Get to know your College alumni: Karen Beardsmore

Karen Beardsmore (Graduate Diploma Chronic Condition Management, Master of Public Health)

Currently employed with WA Country Health Service as Chronic Conditions Coordinator

What led you to study Chronic Condition Management at Flinders University? I had been working with a colleague who had used the Flinders Program and we had incorporated the program into a new virtual chronic condition care coordination service called Health Navigator. This sparked my passion as I saw the results for people in the Wheatbelt who had been referred to Health Navigator.

I then applied for a scholarship from WA Country Health Service (WACHS) to complete the Graduate Diploma in Chronic Conditions Management with Flinders. At the end of my Diploma, I decided I might as well go on to complete a Master of Public Health as many of my subjects were credited to the Master degree.

How does your Flinders Master of Public Health degree support the work you are now doing? My current roles as Coordinator of Chronic Conditions for the WACHS Wheatbelt and as Senior Project Officer WACHS Chronic Conditions Program both have a strategic focus.

My Master of Public Health has meant that I think critically about the strategies, think more about evaluation and research and am recognised for my knowledge of chronic conditions and the Flinders Chronic Conditions Program.

We are currently training and rolling the Flinders Chronic Condition Management Program out across the state of WA. I am an accredited Flinders Program trainer, which means I train people in the Flinders Chronic Conditions Management Program across WA. I also do some clinical coordination and use the Flinders Chronic Conditions Program with my clients.

How did your Flinders degrees prepare you for your current role? I was already in the role of chronic conditions coordinator and project officer, so it has enhanced my role further and given me tools to use during my work.

What is your favourite memory from your time at Flinders? I did my whole Master degree online but had the opportunity to come to the Bedford Park campus for a Flinders Chronic Conditions Management Trainers Workshop.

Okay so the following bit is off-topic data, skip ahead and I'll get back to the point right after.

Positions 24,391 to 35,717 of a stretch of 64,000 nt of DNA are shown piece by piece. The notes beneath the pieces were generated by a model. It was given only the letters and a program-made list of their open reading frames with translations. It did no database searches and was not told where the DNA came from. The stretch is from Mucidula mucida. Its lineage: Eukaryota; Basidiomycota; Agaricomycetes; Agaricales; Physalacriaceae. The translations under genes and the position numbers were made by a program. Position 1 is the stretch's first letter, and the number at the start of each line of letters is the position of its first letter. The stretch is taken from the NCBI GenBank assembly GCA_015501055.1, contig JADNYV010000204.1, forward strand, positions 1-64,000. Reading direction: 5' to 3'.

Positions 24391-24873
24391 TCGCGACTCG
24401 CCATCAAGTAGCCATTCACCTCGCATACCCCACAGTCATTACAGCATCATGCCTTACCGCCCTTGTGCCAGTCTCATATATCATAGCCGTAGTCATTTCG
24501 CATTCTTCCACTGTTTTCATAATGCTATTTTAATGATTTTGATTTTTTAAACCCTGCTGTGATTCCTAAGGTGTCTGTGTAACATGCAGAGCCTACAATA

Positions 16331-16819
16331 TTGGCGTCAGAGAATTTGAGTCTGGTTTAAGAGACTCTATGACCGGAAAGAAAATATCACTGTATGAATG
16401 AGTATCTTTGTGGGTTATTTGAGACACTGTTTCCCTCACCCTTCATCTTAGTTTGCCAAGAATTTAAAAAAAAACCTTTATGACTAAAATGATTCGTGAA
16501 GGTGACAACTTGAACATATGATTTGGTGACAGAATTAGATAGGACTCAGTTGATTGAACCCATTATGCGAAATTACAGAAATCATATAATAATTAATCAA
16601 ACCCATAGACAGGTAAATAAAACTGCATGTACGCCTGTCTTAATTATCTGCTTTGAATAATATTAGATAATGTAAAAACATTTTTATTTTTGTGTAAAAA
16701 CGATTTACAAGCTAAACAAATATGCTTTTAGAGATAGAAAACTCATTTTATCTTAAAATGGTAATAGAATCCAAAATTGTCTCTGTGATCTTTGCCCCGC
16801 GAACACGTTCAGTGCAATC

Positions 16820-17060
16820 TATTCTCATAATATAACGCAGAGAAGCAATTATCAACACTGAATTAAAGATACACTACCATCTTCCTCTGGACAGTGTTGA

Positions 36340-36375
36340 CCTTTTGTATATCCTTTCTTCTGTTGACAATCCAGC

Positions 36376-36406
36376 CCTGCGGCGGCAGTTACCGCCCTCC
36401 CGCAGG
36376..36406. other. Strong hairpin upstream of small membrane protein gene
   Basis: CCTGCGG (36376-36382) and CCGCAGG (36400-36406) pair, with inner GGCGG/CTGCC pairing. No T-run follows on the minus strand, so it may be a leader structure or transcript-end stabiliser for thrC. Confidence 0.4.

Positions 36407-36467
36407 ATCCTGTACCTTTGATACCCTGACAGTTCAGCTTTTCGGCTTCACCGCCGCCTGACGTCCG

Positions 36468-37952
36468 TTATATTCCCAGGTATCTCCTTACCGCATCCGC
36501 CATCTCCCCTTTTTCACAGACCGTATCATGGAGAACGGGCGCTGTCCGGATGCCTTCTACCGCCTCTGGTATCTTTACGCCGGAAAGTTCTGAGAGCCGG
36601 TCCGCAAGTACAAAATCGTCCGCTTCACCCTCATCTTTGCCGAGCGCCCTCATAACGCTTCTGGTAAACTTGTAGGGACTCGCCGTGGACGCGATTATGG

I was able to meet and talk with the lecturers like Andrea Morello (I had already met Andrea in WA), Professor Sharon Lawn and Professor Malcolm Battersby and other people from across Australia in person. I thoroughly enjoyed the unit on Aboriginal Culture as I had previously managed an Aboriginal Health team. I have many memories of different assignments I had to do and would ask my colleagues at work to be my subjects. It cost me a lot of cakes!

Briefly describe your career pathway and your current responsibilities. I started out as an acute dietitian working in the renal unit of Royal Perth Hospital. We moved to the Wheatbelt to bring up our children and I started working as a community dietitian and then became a diabetes educator.

I then moved to the Public Health Unit to become the Chronic Conditions Coordinator, which at that time was mostly a strategic role. From there I worked as the first manager of the Wheatbelt Aboriginal Health Service: it was a steep learning curve about the social and cultural determinants of health. I subsequently went on to a project officer position to work on integration of acute and primary health services which is where my passion for chronic conditions started with the Health Navigator project.

My current role includes clinical care coordination for people with long term lung conditions, diabetes and heart disease across the Wheatbelt, working to improve the service delivery of chronic conditions, services across the Wheatbelt and the state and training people in the Flinders Program. I work in an area of 115,000 km2!

What has been the greatest accomplishment of your career? Three things stand out:

  • Winning, along with my colleagues, the nominated category of Improving Service Delivery for the WA Health Awards in 2016 for the Health Navigator Chronic Conditions Program
  • Being awarded the Marwick-Reece Award from Flinders Behavioural Health in 2019 for Excellence in Flinders Program implementation to practice
  • Finishing my Master of Public Health at the tender age of 57

What advice do you have for someone contemplating a career in Behavioural Health? I have worked in behavioural health for 36 years and wish I knew at the beginning what I know now!

Behavioural health is rewarding and satisfying. But it is also tiring. It’s vital that you are able to look after yourself mentally and physically.

Above all, be person centred and keep an open mind.

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